What Bug Is That? The guide to Australian insect families.

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Anthomyzidae

Overview

In the Northern Hemisphere anthomyzids are common in damp meadows and marshes, and the larvae live mainly in shoots of grasses, sedges and other plants, though their habitats are diverse. Amygdalops probably lives mainly in forest and its larvae are unknown.

Description

Australian anthomyzids are small, slender flies with the following features:

Postocellar bristles usually convergent; orbital bristles usually two, reclinate; vibrissa present; face uniformly lightly sclerotised or medially desclerotised, lower part of surface curving gradually on to ventral surface of head; pedicel of antenna without dorsal slit; first flagellomere oval, somewhat drooping; arista often plumose; scutellum with two very unequal pairs of bristles; anepisternum bare; katepisternum with one or two bristles; wing vein C with subcostal break only; vein Sc incomplete, fading distally; cells bm and cup small but enclosed; vein A1 + CuA2 sclerotised, but not nearly reaching wing margin; beyond the alula, vein A2 is absent (without trace).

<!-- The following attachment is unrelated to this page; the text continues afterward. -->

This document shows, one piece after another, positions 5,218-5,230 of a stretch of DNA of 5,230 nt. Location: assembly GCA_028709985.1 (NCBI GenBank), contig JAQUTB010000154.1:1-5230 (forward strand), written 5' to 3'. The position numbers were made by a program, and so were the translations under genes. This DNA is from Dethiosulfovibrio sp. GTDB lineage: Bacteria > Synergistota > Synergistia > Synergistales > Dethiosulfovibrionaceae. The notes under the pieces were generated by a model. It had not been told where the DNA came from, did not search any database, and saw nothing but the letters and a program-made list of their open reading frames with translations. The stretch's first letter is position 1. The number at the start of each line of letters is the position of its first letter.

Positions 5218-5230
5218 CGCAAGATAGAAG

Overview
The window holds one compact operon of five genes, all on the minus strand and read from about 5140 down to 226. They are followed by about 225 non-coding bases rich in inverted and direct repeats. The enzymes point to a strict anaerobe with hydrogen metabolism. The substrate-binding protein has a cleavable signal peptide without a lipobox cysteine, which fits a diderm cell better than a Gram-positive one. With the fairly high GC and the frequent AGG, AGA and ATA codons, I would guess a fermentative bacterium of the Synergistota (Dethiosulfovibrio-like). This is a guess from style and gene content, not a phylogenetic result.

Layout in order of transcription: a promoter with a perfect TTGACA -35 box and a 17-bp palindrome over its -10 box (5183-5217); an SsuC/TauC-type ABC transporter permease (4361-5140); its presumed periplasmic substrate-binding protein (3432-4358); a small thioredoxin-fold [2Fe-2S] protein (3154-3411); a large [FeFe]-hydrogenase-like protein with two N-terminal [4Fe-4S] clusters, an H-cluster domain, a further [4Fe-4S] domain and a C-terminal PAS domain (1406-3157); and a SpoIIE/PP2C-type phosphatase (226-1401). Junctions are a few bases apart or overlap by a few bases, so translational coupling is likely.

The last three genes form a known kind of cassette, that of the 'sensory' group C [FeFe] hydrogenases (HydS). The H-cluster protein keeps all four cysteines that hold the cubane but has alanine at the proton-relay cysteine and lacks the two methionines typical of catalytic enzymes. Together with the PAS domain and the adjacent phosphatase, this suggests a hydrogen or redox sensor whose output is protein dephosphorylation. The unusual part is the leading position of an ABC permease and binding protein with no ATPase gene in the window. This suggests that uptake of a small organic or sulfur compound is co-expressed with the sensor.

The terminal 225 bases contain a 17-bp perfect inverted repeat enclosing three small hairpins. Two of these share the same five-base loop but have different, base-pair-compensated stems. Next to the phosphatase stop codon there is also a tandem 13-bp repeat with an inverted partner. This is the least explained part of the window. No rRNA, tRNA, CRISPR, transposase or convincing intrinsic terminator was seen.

Distribution

Most genera of Anthomyzidae live in the Northern Hemisphere. Amygdalops is widely distributed in the old world tropics and one species has been collected in north-eastern Queensland.

  • Santhomyza sp.

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